Modular questions for vendor systems

Modular Questions for Vendor Systems John Jones Module 4 DQ In order to ensure their healthcare facility is compliant with the 2014 deadline for the electronic health record (EHR), the informatics professional has many choices available to him or her. The two main methods of incorporating EHR, also called EMR, are “ best of breed” and integrated systems. A good example of best of breed is if the current system the HCF is using is working very well, new EMR software could upgrade the current OS very easily. In contrast, starting completely over with all new software constitutes the integrated system (Kleaveland, 2007). Although both best of breed and integrated system are very different and have their own particular nuances, the two systems each have both advantages and disadvantages.
Doctor John Fontanetta (2010) is an emergency room physician who makes a convincing case for best of breed. Although speaking for the ER staff, he points out that the clinic or hospital has normally spent many years developing the system to suit their particular specialty and/or purpose. Why throw that away for an entirely new system that may or may not be up to date and suited to the facility? Another compelling argument concerns the fast-spreading H1N1 influenza virus. Doctor Fontanetta reports one hospital and its best of breed vendor had treatment and hospitalization plans operational in less
than a day! However, Jay Simmons, an informatics professional, opts for the integrated system (2011), stating that not only are operating costs are lowered but the system is more efficient, in that PMS and EHR are working together. Yet even he admits that a clinic might regret ridding itself of the existing PMS.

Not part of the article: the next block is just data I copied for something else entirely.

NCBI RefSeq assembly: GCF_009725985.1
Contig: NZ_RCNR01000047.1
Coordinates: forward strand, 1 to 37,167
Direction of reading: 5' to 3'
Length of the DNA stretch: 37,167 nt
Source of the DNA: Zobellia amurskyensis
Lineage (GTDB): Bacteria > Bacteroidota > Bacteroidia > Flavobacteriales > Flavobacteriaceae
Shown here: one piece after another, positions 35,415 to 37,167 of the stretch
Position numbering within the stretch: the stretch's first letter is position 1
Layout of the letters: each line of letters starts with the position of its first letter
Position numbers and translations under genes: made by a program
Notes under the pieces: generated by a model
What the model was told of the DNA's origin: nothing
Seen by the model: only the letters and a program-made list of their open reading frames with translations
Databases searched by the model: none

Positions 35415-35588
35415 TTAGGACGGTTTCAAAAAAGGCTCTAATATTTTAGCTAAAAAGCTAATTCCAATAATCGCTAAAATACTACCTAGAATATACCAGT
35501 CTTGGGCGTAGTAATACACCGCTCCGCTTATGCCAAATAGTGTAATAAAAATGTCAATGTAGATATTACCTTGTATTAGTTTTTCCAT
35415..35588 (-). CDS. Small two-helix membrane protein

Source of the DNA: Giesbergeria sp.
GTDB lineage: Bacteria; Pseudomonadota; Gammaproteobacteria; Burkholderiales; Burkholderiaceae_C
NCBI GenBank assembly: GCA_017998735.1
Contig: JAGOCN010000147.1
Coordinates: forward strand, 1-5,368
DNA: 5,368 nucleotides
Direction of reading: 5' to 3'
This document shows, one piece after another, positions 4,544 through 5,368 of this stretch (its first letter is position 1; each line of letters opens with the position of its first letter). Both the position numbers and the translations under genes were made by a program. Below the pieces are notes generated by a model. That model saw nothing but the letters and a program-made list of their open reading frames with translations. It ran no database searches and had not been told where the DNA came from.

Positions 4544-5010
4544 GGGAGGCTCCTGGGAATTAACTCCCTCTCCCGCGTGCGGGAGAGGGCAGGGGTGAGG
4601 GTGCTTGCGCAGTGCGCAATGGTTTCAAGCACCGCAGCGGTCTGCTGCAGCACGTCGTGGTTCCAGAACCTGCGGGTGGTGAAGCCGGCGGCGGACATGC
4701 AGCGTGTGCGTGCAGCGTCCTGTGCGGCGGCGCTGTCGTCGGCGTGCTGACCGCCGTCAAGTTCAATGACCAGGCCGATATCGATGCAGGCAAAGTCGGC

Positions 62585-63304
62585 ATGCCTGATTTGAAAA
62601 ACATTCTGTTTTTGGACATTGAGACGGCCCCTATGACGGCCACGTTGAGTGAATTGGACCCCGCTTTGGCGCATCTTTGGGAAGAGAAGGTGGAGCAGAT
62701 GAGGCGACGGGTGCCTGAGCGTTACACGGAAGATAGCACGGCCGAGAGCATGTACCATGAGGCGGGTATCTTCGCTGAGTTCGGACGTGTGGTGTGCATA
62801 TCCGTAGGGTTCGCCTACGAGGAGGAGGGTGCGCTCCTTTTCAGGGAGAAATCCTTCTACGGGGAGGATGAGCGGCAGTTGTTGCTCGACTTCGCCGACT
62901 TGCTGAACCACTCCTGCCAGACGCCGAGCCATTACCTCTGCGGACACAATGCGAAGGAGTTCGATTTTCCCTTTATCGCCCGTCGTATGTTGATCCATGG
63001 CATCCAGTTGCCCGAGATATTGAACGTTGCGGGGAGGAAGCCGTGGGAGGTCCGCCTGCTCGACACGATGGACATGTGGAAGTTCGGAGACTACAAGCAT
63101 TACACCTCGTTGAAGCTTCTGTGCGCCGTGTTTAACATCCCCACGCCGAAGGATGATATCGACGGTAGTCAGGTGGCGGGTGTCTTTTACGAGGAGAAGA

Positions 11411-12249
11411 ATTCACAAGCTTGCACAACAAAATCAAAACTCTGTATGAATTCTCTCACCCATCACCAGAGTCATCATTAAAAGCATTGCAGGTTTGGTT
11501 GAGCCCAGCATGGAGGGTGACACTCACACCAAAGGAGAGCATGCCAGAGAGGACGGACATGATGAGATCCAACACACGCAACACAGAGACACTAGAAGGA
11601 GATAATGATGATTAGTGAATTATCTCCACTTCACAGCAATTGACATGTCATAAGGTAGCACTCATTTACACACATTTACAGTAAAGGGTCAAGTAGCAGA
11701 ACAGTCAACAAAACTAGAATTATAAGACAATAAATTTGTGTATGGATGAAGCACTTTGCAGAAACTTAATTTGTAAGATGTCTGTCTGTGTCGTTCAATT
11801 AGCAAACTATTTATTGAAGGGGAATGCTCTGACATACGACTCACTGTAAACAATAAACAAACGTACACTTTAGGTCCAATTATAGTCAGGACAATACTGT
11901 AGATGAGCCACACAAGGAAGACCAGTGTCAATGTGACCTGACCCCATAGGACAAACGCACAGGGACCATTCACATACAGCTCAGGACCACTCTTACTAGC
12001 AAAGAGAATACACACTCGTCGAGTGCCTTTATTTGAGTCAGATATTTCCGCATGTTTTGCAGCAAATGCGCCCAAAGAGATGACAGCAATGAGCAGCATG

Kleaveland, B. (2007). “ The Tech Doctor: Best-of-Breed or
Integrated Systems?” Retrieved from:
http://www. physicianspractice. com/articles/tech-doctor-best-breed-or-integrated-systems.
Fontanetta, J. MD (2010). “ Best-of-breed versus single vendor approach
for the ED”, Retrieved from:
http://www. healthcareitnews. com/news/best-breed-versus-single-vendor-approach-ed? page= 1.

Simmons, J. (2011). “ Risks of Interfacing Different Systems with EHR”,
Retrieved from
http://jaysimmons. org/2011/03/30/risks-of-interfacing-different-systems-with-ehr/.
Module 4 DQ 2
Sabooniha (2012) accurately describes the different loose knit information systems in a healthcare facility (pharmacy, financial, care, etc.) as a group of islands. They know who each other is but none of them is connected. The resulting chaos can result in a number of disadvantages for the facility, including increased costs and redundancy among systems. The most important resulting problem is the loss of data reliability. Therefore, he states that integration of all these systems is imperative for the business to be more competitive. The factors one must consider, according to Sabooniha, are “ Flexibility, Real time, Reliability, Reusability, Performance, Complexity,
Maintainability, Maturity, Portability, Scalability and Heterogeneity” and their brief definitions are below:
1. Flexibility (Can the technologies adapt to fast changes?)
2. Real time (How current is the information?)
3. Reliability (Is the data maintained.)
4. Reusability (Can existing IS components be recycled for newer versions?)
5. Performance (How fast and/or good is this system.)
6. Complexity (How complex is the system; will the facility have to hire a specific programmer?)
7. Maintainability (Is the system changeable without causing problems elsewhere.)
8. Maturity (How long has this system been available?)
9. Portability (Can it be easily put into other systems?)
10. Scalability (Again, if the facility grows, does the system grow with it?)
11. Heterogeneity (What about the older Enterprise systems; are they still useable?)
The Centers for Disease Control (2012) agrees with Sabooniha in stating that the integration of systems will enhance security of the systems and greatly curtail the infamous leaks of patient privacy. In addition, from their perspective, integrated systems will assist the CDC in indentifying and monitoring public health risks.
Sabooniha, N. et al (2012). “ An Evaluation of Hospital Information
Systems Integration Approaches” Retrieved from:
http://www. kevin-lee. co. uk/work/research/sabooniha_rami_2012. pdf.
CDC (2010). “ Updated Guidelines for Evaluating Public Health Surveillance
Systems”, Retrieved from:
http://www. cdc. gov/MMWr/preview/mmwrhtml/rr5013a1. htm.